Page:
There are few things like a bull market to turn an investor’s head. Just look at China. Having slumped almost 50 per cent from its peak last June to a low in early January, the benchmark CSI 300 Index is now up 20 per cent.
The memory-erasing qualities of this year’s rally in Shanghai will soon be given a real test as a trading link between Hong Kong and the stock market in Shenzhen will make it far easier for investors to gain exposure to the shares of Chinese companies listed on the mainland.
The link to the Shenzhen market, or Stock Connect, as it’s known, could open as early as next week and, together with an existing trading link between Hong Kong and Shanghai, will be the only direct route available for foreign investors to trade mainland stocks without prior approval from authorities in Beijing.
So will foreign investors be lining up to buy?
Shenzhen versus Shanghai
The drawcard for Shenzhen is greater access to some of China’s most sought-after technology companies, with some analysts viewing this as one reason Shenzhen’s appeal could easily rival, if not exceed, that of Shanghai, whose bourse is dominated by state-owned enterprises and older industrial businesses.
“You look at the Shenzhen SME board, the ChiNext board and they are expensive, but you cannot deny quite a lot of the new interesting Chinese tech companies and new start-ups have started to come to these two markets,” said Vincent Chan, head of China macro research at Credit Suisse. “For foreign investors, I would say Shenzhen is more important than Shanghai right now.”
The Shenzhen Stock Exchange, just over the border from Hong Kong, has become the nexus for the listed technology, consumer and healthcare companies that are at the forefront of China’s new economy. While ChiNext, a market with lighter listing standards, played host to some of bubbliest companies during the 2015 boom and slump, with some trading on four-figure price earnings multiples. Indeed, to begin with the 200 ChiNext stocks that can be traded will only be offered to institutional investors, not retail, because of their high-risk nature.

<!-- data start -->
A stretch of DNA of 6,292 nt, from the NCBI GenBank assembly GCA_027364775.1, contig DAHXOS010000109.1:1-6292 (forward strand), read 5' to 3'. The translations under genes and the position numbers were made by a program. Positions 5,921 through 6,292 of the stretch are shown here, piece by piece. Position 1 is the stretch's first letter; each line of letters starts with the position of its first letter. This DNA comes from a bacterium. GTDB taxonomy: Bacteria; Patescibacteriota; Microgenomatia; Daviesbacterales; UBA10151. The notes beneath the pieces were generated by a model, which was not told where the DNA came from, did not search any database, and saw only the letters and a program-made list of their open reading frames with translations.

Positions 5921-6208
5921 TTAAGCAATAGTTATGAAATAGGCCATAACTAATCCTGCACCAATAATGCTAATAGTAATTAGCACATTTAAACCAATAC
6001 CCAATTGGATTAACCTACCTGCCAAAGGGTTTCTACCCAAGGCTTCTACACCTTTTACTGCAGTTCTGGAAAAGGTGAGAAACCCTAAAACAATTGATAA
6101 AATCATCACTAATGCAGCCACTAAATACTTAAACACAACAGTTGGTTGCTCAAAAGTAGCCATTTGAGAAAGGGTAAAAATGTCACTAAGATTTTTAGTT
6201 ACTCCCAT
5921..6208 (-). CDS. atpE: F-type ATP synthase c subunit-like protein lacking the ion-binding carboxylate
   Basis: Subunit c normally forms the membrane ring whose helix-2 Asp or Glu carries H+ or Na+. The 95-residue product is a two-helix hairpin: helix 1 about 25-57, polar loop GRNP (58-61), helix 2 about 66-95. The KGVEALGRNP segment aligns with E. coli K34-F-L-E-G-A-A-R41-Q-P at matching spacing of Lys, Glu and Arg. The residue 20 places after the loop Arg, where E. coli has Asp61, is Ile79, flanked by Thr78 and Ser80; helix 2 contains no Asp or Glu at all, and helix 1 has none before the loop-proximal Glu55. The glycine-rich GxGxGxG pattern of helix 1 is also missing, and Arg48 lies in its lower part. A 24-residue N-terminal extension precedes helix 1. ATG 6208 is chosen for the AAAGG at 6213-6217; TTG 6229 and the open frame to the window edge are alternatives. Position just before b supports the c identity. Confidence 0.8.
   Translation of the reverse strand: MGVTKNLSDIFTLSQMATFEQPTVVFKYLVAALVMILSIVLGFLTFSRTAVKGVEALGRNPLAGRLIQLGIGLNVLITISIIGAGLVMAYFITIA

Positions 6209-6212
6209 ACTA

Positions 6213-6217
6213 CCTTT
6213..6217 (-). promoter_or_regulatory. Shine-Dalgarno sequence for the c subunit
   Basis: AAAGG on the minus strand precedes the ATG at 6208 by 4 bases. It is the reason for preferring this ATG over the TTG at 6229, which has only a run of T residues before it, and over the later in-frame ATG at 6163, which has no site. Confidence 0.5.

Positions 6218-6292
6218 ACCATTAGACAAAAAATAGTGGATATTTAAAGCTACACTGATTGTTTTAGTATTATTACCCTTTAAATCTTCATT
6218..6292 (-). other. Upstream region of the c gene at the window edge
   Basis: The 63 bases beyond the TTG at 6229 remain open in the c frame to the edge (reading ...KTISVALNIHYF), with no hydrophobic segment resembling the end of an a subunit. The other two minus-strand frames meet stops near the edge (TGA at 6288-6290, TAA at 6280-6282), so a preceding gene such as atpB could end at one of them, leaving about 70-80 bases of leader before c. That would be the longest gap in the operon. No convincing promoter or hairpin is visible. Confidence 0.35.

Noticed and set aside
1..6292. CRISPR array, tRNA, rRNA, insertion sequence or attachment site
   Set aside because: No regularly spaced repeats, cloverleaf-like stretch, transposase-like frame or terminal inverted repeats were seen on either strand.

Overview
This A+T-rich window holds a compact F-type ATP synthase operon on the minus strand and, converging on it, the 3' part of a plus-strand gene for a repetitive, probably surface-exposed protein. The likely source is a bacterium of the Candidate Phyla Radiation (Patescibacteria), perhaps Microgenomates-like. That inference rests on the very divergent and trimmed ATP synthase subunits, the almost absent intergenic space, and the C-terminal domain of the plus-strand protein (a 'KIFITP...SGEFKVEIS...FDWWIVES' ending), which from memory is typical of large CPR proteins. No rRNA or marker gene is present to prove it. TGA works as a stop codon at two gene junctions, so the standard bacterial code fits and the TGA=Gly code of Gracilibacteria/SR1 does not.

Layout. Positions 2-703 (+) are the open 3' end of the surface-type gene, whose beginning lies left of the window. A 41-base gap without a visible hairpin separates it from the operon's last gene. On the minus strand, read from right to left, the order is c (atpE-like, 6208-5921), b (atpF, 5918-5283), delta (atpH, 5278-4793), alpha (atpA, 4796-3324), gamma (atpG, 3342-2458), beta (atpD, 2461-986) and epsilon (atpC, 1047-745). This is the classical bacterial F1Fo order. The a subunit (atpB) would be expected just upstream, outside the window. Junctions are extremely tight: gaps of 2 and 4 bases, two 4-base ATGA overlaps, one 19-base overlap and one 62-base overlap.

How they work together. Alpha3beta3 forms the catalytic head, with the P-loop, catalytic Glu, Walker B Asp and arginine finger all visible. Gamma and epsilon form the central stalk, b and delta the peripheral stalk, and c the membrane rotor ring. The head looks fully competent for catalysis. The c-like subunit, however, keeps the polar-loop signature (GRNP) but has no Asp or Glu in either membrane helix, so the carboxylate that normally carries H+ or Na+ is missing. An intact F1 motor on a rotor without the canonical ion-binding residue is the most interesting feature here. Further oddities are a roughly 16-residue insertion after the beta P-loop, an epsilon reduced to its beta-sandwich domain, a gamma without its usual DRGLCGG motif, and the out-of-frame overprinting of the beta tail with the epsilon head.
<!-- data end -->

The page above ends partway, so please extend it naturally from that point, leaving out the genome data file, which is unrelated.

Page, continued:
In total, the link with Shenzhen will add 880 stocks to the 567 already available to foreign investors through the Shanghai link.
International exposure to China
So far most foreign exposure to mainland Chinese companies has come through those listed in New York or Hong Kong. As recently as early 2016, foreign ownership of Shenzhen A-shares, or those listed on the Chinese mainland, was less than 1.2 per cent, according to data from China’s securities regulator. That is a fraction of foreigners’ 46 per cent share in Hong Kong, 26 per cent in Japan, or even 23 per cent in Russia. Even including Shanghai, international investors account for only 2 per cent of investment in mainland markets.
The two Connect schemes will cover an estimated 80 per cent of China’s mainland market capitalisation, handing foreign investors almost full access to the A-share market through Hong Kong. Turnover in Shenzhen in the first nine months of the year was $9tn, the fourth-highest in the world, according to data from the Shenzhen Stock Exchange and World Federation of Exchanges.